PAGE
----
n = (n & 0xF0F0) >> 4 | (n & 0x0F0F) << 4;
   n = (n & 0xFF00) >> 8 | (n & 0x00FF) << 8;
   return n;

And it’s clever how this works. Imagine a byte n with its bits named 76543210 which are the bit positions of its bits.

  • The first line swaps bit pairs: you start with 76543210 and get 67452301
  • The second line swaps 2 bit pairs: 45670123
  • The third line swaps 4 bit pairs: 01234567, which is the reverse of where we started

Reminds me of SIMD. The fourth line swaps the top and bottom 8 bits of the 16 bit number n. Doubling the bit size is a simple extra instruction (plus double the size of the constants).

And here is the generated code (gcc v11):

        mov     eax, edi
        shr     edi
        add     eax, eax
        and     edi, 5555h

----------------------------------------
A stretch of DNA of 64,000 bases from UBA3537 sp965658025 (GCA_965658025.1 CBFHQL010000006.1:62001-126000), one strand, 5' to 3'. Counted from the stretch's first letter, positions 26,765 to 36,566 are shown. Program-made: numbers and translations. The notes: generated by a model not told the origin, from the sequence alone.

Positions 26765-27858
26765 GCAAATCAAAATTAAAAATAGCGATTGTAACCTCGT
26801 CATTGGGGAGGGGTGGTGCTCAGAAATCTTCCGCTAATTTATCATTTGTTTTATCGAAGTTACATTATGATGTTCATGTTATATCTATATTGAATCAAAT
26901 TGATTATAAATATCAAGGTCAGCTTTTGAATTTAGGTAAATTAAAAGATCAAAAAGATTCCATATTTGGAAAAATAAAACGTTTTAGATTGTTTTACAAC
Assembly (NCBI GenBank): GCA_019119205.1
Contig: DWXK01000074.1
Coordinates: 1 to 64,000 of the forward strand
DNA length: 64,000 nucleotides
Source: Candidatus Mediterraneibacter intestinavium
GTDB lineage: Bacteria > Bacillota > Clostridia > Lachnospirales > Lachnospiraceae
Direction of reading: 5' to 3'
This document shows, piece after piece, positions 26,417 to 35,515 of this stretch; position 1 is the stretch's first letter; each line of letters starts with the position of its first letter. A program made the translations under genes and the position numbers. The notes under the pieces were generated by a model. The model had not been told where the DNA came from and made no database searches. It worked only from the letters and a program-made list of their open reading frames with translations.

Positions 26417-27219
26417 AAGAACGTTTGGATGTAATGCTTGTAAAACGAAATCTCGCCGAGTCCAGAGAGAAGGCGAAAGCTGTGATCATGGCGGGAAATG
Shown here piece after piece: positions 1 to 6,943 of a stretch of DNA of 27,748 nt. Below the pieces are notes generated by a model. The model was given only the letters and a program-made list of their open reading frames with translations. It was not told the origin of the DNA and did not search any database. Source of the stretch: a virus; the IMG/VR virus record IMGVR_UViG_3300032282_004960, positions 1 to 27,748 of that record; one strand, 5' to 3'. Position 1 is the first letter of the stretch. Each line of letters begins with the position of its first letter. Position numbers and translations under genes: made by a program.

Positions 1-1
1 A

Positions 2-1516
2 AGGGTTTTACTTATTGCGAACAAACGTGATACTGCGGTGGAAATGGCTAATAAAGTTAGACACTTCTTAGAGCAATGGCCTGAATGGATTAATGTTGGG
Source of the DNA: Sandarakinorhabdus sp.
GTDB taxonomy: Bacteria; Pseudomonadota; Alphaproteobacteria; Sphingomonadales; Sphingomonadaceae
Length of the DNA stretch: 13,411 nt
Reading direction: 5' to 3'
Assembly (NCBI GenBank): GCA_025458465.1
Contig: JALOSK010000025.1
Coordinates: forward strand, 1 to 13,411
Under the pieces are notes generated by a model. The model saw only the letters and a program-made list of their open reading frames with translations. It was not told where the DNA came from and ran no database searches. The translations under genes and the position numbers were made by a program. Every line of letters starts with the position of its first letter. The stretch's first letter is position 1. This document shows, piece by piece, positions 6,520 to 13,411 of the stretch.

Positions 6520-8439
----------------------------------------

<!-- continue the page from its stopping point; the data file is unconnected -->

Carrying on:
and     eax, 0AAAAh
        or      edi, eax
        mov     eax, edi
        sal     edi, 2
        shr     eax, 2
        and     edi, 0CCCCh
        and     eax, 3333h
        or      eax, edi
        mov     edx, eax
        sal     eax, 4
        shr     edx, 4
        and     eax, 0F0F0h
        and     edx, 0F0Fh
        or      edx, eax
        mov     eax, edx
        sal     edx, 8
        shr     eax, 8
        movzx   edx, dx
        or      eax, edx

Obviously way faster since there’s no loop and no branch. It is also known since 1983. I obviously never needed to reverse bits.

I guess this proves my point about learning stuff in general and in particular in IT: There’s way too much knowledge to know or learn everything. You only learn when you need it. Or when you stumble upon it accidentally.

step-ca and ACME

For my home Kubernetes installation I guess it’s time to enable TLS. Can’t use Let’s Encrypt for this as my internal network is not reachable and while I have workaround for this problem, I’d rather use my internal Certificate Authority via step-ca.